The other thing is not all my hobbies are as baby / kid friendly as I thought. I used to bike a lot. I thought I would just get a trailer and continue as usual. Then I discovered how much I like to let my mind wander while biking a local bike trail. It is a trail isolated from traffic and very safe to not really pay attention to my surroundings. Unless I have a kid behind me then I am always thinking about her contentment and safety. No more mindless riding. On top of that, she would get bored about 1/2 to where ever I thought I was going and wasn't too keen on getting back in the trailer with only a 30 minute or hour break. I am crossing my fingers LB and LBII might keep each other entertained a bit. I will keep trying.

Another thing I used to enjoy a lot was baking bread. I stopped in the last few years because wheat wasn't supposed to be good for TTC if you followed Traditional Chinese Medicine. Since LB I haven't been in a position to easily have sticky fingers for 30 minutes at time. The vast majority of the time she naps while I am working and if she isn't napping, she doesn't normally entertain herself for that long - although this is changing. Well, thanks to my wonderful DH I now have a shiny red Kitchen Aid. I have wanted one for over 12 years but thought I would get one when we got a bigger house. We have made accommodations and made some space for Lady Red (or whatever I end up calling her) and I am baking again. I miss the kneading part, but if time or LB allows, I finish up the kneading by hand and there is always the shaping and baking.

So it is an adjustment and I am still learning to set boundaries that protect my own happiness while maximizing my commitment to being a good mom. And by 'good mom' I don't mean someone who has to respond to every little whim of her toddler. It is just something I need practice. I believe when she seems heartbroken because I won't nurse her she is heartbroken not just manipulative. But heartbreak happens and I refuse to be a giving tree.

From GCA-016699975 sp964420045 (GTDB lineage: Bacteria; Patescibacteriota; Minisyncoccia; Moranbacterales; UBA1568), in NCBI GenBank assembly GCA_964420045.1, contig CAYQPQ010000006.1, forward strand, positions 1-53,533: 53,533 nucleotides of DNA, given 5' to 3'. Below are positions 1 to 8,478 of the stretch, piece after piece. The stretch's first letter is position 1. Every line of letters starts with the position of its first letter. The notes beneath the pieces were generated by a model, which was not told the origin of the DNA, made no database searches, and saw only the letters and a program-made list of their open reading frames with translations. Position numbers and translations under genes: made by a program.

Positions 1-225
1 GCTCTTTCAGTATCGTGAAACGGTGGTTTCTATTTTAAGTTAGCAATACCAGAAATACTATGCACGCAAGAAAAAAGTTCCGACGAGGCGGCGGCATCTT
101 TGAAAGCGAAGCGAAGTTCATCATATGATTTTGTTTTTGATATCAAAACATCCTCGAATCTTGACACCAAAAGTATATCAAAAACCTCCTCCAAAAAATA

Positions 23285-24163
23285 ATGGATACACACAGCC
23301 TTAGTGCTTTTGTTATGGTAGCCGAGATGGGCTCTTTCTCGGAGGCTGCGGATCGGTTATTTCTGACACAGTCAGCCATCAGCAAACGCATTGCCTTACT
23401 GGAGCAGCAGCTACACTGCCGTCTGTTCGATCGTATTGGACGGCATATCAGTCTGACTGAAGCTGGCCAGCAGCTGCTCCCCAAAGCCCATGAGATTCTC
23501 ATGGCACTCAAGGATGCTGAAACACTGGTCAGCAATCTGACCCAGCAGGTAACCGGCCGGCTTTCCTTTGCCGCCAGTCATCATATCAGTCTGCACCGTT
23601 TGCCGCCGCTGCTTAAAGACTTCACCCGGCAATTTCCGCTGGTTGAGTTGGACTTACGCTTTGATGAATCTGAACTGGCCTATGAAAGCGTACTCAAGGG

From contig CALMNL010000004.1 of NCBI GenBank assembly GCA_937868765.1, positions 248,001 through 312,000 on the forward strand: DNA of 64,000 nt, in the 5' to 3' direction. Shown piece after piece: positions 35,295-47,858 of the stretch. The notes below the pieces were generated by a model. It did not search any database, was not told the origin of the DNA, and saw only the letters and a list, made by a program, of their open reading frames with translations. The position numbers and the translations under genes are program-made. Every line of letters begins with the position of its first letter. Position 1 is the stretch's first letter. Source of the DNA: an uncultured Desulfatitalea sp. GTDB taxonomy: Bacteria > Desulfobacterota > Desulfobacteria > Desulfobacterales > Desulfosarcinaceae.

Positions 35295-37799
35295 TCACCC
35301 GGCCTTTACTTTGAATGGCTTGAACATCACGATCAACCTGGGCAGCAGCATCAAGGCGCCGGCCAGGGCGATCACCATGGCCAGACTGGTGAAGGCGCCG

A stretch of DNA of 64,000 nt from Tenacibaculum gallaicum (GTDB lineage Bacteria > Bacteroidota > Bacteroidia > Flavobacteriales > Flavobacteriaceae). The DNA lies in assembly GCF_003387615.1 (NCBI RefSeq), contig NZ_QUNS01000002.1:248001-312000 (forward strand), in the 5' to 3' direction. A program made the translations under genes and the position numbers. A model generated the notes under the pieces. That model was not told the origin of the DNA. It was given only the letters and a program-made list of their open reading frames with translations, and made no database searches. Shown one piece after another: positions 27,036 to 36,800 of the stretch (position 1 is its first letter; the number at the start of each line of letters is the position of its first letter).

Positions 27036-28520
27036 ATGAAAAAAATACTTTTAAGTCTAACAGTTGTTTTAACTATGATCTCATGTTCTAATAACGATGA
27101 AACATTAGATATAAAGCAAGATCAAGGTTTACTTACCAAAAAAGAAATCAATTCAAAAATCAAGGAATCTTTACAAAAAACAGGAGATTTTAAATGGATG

I am confident I will figure it out and continue to enjoy the time as it is. I am actually pretty proud of how much I am appreciating and enjoy toddlerhood even though I am quite tired many days and somewhat tired the rest. I would be very surprised if I looked back on this time with any regrets. Although I don't know I would have made the decision to parent had I known what it would take to get there (and been able to turn off that innate desire to parent), I wouldn't give it up for anything now that I am here.

Sunday, January 3, 2010

Highs And Lows

Before I get started on the subject of this post, I would like to beg your forgiveness for a moment of thoughtlessness in my previous post. I don't know how I did it, but I stupidly asked for peoples opinions about posting child pics from those with blogs and kid(s). Effectively telling those people who are still trying for number one that 'you couldn't possibly have an opinion since you haven't actually experienced parenthood yet.' Of course you would and I welcome your thoughts on the matter. I feel awful and I am also sorry that it took me so long to apologize. I woke up in the middle of the night and realized my arrogance not two days after I posted it. In the future, please feel free - no, I encourage you - to point out when I am being insensitive to those on the IF journey.

I swear I have all these ideas about blog posts in the middle of the night and here I am with a rare occasion to blog and I can't think of anything pertinent to say. How about some random highs/lows of parenting?


Well, this isn't really a conversation, is it? My apologies for complaining about being pregnant and parenting. It is the truth the way I see it right now. In a way, it is also my answer to people who try to coerce others into having kids. It is wonderful, but it is not without it's trade-offs. While I believe choosing to live childfree / childless after infertility is the hardest path to take (how do you turn off that desire to parent?), there is also a reason why studies show again and again that those without children are happier than those with children.

High: I am sure there is at least several times each day when I am delighted to watch LB learn and grow. Tonight I put LB to bed early. She has been teething and/or had a bit of tummy trouble and she hardly napped today. She fought it as she usually does, but it all fell apart when her stuffed duck told me she wanted to go night-night so I laid her down on her side. LB cried the cry of the heartbroken, but it was cute at the same time. I don't know if she was sad because the duck went to sleep when she wanted to play or it was a clear indication it was indeed nighttime. Either way, it was an insight into her world. After I assured her that the duck would get up with her in the morning, she quickly fell asleep.